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Procrastinating my pain…and guilt

I remember writing in the blog I did about Bonnie’s death that I knew it would potentially be easy to just drift away from the thought of her death an the feelings that accompany it. I wrote that, with the distance from her and not having her in our every day lives, it would be easy to forget rather than heal. But that I didn’t want that.

The last two weeks I’ve been really busy and had a particular big task that’s been taking my time up and stressing me out. And in that time I’ve barely thought about Bon, and barely felt (at least consciously) my feelings around her and her death.

Oooooo, what a reminder this is about what usually happens it grief! It can seem easier sometimes to not deal with the thing, whatever it is.

Easier to procrasinate and not touch the pain too much.

Easier to let it fade instead of heal it.

Just like it’s easier not to exercise. And it’s easier to eat crap instead of taking the time to prepare healthy food. And it’s easier to watch new episodes of Handmaid’s Tale and movies you’ve already seen instead of working on your book (what are you looking at me for?!).

Very often it’s so much easier not to do the important thing. But only in the short-term. In the long-term it’s usually not a better scenario at all.

Last night I re-watched the beautiful video of Bonnie that her old dog-walker made and, just like straight after her death, it made me cry again. Nothing’s changed about my feelings. It’s just been ‘easier’ not to go there. My daughter heard the song playing from her bath and called out “Mum, don’t watch it!”. (We had a chat afterwards about how important it is to feel my feelings, that it’s ok to cry, and the healing work I’ll do after).

So I’m coming consciously back to my work on Bonnie. So she doesn’t just get forgotten, pushed down in my memories, or become a source of numbness. None of these things are healing.

One of the first things I see when I look, is what is causing my pain. People usually just call it grief and don’t take the time to examine it. But ‘grief’ isn’t a feeling. It’s an experience made up of different parts. And the biggest for me that’s causing me the most pain right now….is guilt.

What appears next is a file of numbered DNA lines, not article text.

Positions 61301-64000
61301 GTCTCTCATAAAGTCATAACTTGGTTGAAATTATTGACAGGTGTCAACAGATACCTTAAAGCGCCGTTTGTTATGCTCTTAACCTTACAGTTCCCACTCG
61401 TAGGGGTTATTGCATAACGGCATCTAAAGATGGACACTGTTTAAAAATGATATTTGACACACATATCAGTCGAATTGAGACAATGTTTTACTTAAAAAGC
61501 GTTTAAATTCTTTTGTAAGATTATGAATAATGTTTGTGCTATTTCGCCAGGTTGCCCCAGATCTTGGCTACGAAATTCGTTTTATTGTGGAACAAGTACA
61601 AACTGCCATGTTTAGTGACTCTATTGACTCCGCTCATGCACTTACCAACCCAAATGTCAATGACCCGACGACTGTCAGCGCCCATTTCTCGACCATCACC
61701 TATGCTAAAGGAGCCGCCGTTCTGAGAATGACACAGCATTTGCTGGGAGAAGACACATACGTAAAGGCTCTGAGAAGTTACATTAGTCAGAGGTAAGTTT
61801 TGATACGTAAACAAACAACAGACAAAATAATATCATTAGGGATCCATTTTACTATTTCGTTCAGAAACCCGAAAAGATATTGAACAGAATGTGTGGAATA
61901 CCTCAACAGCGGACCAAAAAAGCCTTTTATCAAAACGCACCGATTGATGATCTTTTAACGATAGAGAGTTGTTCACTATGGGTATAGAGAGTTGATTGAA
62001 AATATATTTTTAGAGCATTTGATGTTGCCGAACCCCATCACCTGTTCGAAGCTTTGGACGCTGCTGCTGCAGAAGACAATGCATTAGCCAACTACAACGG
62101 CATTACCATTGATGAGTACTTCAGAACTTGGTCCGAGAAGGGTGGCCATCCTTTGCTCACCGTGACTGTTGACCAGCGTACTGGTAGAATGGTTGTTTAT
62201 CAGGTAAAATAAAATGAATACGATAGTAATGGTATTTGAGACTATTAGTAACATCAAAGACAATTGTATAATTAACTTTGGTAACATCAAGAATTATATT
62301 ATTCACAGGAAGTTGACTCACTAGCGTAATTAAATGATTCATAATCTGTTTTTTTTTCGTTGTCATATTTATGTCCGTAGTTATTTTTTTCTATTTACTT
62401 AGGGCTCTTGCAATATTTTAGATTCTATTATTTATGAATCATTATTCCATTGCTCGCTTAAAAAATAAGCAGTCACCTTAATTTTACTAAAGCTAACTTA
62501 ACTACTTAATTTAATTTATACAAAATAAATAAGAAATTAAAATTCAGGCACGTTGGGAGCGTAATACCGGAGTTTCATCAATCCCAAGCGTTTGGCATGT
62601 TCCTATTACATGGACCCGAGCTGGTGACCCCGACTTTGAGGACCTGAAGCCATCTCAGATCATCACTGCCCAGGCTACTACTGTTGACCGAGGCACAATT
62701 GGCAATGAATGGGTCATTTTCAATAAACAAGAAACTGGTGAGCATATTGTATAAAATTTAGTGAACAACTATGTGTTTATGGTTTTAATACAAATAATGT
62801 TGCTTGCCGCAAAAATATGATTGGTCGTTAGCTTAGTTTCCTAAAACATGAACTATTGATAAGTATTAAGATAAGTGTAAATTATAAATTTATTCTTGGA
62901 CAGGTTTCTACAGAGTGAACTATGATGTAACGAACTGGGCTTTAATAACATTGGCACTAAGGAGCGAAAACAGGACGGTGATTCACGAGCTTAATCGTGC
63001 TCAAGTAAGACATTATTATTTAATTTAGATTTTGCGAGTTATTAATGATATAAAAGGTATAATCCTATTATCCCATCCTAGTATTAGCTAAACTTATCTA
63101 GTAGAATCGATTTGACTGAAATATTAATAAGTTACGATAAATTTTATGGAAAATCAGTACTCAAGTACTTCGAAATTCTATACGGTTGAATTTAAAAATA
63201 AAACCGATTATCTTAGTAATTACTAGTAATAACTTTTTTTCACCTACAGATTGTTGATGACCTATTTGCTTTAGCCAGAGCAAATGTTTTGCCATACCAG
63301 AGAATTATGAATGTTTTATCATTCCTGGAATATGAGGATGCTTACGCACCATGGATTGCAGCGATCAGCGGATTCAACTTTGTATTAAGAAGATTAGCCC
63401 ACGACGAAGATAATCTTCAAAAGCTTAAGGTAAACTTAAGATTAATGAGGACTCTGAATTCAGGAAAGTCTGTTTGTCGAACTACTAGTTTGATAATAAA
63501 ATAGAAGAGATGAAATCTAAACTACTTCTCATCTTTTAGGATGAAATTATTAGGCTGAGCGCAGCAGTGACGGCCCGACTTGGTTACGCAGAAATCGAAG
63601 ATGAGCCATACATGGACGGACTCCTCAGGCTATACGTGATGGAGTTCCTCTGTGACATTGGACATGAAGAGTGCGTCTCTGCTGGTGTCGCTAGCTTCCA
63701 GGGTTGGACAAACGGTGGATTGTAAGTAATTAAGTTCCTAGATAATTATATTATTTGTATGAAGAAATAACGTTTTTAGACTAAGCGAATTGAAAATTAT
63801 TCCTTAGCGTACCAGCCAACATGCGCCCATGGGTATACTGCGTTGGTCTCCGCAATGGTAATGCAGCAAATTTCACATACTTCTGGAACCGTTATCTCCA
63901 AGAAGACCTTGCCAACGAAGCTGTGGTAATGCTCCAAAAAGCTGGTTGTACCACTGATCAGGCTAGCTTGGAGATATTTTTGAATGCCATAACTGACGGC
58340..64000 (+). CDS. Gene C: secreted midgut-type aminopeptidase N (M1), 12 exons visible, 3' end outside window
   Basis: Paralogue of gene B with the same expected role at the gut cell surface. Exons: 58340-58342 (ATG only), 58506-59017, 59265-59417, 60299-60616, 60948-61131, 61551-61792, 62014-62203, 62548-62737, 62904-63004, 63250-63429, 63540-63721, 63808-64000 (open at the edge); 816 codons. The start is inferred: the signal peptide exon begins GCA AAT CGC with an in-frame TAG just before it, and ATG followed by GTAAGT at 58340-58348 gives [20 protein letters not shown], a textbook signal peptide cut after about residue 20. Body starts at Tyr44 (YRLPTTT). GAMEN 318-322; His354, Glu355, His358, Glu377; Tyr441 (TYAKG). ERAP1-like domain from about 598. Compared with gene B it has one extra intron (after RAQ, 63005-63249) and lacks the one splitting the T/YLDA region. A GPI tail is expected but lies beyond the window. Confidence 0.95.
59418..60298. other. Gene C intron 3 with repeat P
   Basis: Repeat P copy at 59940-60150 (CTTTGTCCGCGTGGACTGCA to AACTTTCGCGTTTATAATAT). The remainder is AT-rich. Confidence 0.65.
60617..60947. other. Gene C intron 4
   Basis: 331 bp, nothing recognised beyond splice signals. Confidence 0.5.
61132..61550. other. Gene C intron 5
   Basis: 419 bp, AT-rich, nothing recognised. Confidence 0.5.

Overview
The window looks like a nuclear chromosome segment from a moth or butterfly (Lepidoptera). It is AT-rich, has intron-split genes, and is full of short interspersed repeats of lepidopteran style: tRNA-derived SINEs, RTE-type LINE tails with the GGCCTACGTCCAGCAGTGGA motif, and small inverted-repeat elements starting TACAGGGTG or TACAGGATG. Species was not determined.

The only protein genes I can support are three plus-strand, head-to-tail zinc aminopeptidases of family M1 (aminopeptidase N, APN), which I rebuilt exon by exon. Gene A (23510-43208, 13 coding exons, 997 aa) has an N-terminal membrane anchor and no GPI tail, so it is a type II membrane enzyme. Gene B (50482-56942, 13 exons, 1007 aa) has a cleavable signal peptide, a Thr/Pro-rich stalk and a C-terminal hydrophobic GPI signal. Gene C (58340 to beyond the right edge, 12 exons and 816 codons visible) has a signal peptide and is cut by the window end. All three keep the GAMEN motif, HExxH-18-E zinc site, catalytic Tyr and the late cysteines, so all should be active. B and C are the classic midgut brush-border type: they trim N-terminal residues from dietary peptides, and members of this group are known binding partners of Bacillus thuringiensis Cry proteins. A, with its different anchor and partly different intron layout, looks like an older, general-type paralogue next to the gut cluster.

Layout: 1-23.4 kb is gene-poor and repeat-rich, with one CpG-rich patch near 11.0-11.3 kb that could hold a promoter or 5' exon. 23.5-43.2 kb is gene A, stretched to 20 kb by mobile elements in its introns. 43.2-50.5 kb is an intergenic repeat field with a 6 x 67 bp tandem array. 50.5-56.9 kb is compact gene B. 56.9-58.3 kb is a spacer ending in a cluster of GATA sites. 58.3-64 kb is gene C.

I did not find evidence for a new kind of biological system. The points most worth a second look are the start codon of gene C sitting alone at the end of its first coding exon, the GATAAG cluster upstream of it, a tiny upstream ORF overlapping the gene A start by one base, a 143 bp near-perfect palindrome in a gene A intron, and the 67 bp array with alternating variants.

Gulp.

Ugh.

The guilt I feel that we left for 3 months….and never went back to Bonnie.

The guilt that I never tried harder to find her a real home (though she would’ve been just about bloody impossible to rehome – damn dog!)

The guilt knowing that, while she was in wonderful boarding places where she was safe, fed, walked, cared for, and felt content, that she wasn’t happy there.

The guilt that, though she loved the beach so, she hadn’t been there since we left almost 2 and a half years ago.

The guilt around the way she died and questions of what I could have done differently.

And…and this one is a biggie….the guilt of the relief. The weight that’s now off my shoulders. Truth be told, it felt like an impossible situation. I loved her so, but didn’t know what to do for her. Bringing her here was a huge, expensive process that I couldn’t do. And she would have been one of the harder dogs in Bali to rehome. If you’ve been to Bali, and especially in this time of horrific economic destruction, you know the dog situation is terrible. You could adopt a hundred friendly, easy dogs off the street any day of the week. And my girl was neither. I had pretty much resigned myself to keeping her in boarding for her whole life. It wasn’t a great situation and at times, though I loved her, I regretted the situation I was in. I felt stuck.

When I was told she was seriously sick, part of me thought that she may die, and realised the relief this would be.

Now I’ve done this work for many years now with many people. I’ve written about relief before and that, to some degree, it’s universal. And it’s often something my clients and I have to work hard on, as this one can get you right in the guts. And it can take some work to untangle. But despite all I know, I still felt (feel) guilty about the relief I feel. It’s good to admit to it. You hardly ever hear people do that honestly.

But I do feel relieved. For a very hard problem that I now don’t have. And I feel bad for thinking of my beautiful girl that way. But I won’t stay that way.

All of this stuff….I know how to work through it. And I’ll do that in the next couple of weeks. But first I wanted to share some of it honestly – the pre-healed grief – while it’s still happening. A real-life example if you like.

I usually don’t work with new clients till at least 6 months after the death in their life. One of the reasons is that it is so important to actually experience your experiences. To go through the shit – whatever that looks like. You shouldn’t just rush to fix or heal what’s going on so you don’t have to feel it. That can backfire. We are meant to experience things. To feel things. There is beauty and worth and so much to learn in the pain, not just the healing.

Kristie

xx

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